The present invention solves the above problems, thereby advancing the state of the useful arts, by providing systems and circuits including a startup circuit adapted for coupling to a reference source wherein the startup circuit may operate using lower voltage transistors than the ubiquitous Vdd source voltage, wherein the startup circuit consumes no current following establishment of a steady state operation of the reference source, and wherein the startup circuit is protected from stress conditions applied to any of its transistors.

One aspect hereof provides an apparatus including a power supply providing Vss and Vdd, a reference voltage source coupled to Vss and Vdd for generating a reference voltage signal (NBIAS), and a startup circuit coupled to Vss and Vdd and coupled to the reference voltage source to generate a startup signal applied to the reference voltage source to initiate operation of the reference voltage source. The startup circuit comprises a transistor having a maximum gate-source voltage (“stress voltage”) less than Vdd-Vss. The startup circuit is configured to consume no static current once the reference voltage source reaches its normal operating state. The startup circuit is configured to never generate a stress voltage in any of its transistors.

Another aspect hereof provides a startup circuit adapted for coupling to a reference voltage source. The startup circuit includes a fence capacitor (C0) coupled to a Vss voltage source and coupled to a node (CAP). The startup circuit further includes a first pmos transistor (M0) having its gate coupled to a signal (PBIAS) generated by the reference voltage source and having its source coupled to a Vdd voltage source and having its drain coupled to CAP, wherein PBIAS follows Vdd due to parasitic resistance within the reference voltage source. The startup circuit further includes a second pmos transistor (M1) having its gate diode coupled to CAP and having its source coupled to Vdd and having its drain coupled to CAP. The startup circuit further includes a third pmos transistor (M2) having its gate coupled to CAP and having its source coupled to Vdd and having its drain coupled to the reference voltage source to start current flow in the NBIAS signal path of the reference voltage source. The startup circuit is configured to apply a startup current to NBIAS in response to ramping up of Vdd. The startup circuit is configured to consume no static current once the reference voltage source reaches its normal operating state. The startup circuit is configured to never generate a stress voltage in M1.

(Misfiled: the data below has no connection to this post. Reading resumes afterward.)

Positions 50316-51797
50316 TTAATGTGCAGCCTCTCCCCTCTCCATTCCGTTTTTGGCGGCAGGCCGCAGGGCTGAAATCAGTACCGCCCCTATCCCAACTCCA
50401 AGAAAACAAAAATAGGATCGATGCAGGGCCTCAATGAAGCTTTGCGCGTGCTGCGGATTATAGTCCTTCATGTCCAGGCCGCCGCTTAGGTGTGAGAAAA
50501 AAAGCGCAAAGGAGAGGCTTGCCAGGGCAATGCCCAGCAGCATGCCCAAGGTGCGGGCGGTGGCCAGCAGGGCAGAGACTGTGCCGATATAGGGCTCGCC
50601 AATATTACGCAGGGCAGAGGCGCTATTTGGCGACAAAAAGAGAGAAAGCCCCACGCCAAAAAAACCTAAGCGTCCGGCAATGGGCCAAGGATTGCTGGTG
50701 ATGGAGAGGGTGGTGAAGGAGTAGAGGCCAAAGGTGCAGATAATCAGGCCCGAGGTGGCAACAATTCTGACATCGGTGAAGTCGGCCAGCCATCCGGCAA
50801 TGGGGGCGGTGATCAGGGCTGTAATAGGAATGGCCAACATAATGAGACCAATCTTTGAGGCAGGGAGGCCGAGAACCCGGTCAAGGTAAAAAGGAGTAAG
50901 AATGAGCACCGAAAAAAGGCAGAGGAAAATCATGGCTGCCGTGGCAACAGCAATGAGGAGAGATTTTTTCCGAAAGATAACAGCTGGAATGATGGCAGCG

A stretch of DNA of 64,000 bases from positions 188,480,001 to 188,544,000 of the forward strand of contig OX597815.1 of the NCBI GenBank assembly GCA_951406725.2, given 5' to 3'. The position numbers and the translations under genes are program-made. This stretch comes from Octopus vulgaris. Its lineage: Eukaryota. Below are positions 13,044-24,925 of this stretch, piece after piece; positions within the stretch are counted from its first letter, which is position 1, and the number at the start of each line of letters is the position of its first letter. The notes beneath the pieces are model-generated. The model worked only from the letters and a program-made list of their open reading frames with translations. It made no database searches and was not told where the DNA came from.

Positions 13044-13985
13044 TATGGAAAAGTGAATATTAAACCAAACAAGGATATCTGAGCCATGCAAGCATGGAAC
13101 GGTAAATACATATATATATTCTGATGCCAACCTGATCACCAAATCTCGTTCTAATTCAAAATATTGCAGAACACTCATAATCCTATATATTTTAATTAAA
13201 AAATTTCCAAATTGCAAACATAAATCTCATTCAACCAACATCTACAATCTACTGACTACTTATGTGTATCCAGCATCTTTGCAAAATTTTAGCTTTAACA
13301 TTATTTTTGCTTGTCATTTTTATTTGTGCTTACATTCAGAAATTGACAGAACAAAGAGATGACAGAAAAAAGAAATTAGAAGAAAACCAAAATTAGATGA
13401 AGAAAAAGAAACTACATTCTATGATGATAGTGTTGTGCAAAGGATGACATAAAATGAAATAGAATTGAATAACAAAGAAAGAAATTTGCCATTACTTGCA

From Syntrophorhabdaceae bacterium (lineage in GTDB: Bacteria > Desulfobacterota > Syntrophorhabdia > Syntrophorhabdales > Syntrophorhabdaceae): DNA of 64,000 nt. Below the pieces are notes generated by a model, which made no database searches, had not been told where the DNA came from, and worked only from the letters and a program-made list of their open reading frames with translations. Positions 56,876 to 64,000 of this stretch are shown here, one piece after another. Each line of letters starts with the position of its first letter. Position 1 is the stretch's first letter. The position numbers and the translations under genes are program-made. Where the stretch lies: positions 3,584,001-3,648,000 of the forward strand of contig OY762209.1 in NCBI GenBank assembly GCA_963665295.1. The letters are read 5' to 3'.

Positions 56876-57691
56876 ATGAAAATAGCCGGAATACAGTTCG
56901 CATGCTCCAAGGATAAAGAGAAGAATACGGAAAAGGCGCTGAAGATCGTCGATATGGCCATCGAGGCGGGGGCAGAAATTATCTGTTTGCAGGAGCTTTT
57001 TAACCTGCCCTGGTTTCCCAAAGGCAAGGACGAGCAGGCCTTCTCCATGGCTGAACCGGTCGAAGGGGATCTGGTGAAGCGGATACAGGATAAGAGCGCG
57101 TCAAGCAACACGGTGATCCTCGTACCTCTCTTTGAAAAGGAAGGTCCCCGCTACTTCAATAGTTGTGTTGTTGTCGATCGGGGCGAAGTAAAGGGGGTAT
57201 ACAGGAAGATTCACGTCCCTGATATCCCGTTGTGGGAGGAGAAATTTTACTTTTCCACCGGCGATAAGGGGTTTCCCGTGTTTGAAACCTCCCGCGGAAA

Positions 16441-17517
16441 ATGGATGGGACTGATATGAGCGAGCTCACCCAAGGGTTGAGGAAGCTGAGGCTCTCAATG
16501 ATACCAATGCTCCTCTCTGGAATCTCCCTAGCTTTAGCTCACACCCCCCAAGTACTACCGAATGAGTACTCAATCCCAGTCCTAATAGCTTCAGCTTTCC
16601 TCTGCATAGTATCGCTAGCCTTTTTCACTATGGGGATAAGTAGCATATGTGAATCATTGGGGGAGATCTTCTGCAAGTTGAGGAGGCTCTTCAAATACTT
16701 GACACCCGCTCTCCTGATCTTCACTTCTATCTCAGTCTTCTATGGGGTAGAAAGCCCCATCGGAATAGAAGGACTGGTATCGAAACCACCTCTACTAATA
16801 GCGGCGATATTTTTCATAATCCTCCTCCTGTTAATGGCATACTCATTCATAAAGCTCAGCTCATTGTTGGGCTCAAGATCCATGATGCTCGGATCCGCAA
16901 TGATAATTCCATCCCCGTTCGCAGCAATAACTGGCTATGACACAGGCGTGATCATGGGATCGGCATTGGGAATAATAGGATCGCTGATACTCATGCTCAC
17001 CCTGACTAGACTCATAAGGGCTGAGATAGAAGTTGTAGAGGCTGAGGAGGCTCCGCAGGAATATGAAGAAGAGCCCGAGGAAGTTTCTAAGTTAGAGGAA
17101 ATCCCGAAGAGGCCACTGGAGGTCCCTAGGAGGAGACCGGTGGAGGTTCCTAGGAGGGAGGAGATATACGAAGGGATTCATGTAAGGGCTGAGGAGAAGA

BRIEF DESCRIPTION OF THE DRAWINGS

FIG. 1 is a block diagram of a typical startup circuit as used with a reference source as presently practiced in the art.

FIG. 2 is a circuit diagram of an exemplary startup circuit as presently practiced in the art.

FIG. 3 is a circuit diagram of an exemplary circuit in accordance with features and aspects hereof wherein the startup circuit consumes no current following establishment of steady state operation of the associated reference source and further permits the use of lower voltage transistors as compared to the voltage level of he ubiquitous Vdd signal while avoiding stress conditions on any of the low voltage transistors.

FIG. 4 is a simulated waveform display indicating typical ramp up of Vdd and PBIAS signals in a reference source devoid of the startup circuit

FIG. 5 is a simulated waveform indicating the modified ramping of Vdd and PBIAS signals in accordance with features and aspects hereof as well as indicating a simulated representation of current draw was transistors of the exemplary startup circuit of FIG. 3.

DETAILED DESCRIPTION OF THE DRAWINGS

FIGS. 1, 2, and 4 relate to typical reference sources with typical startup circuits as presently practiced in the art. In particular, FIG. 2 represents the startup circuit presented in the Khan paper noted above.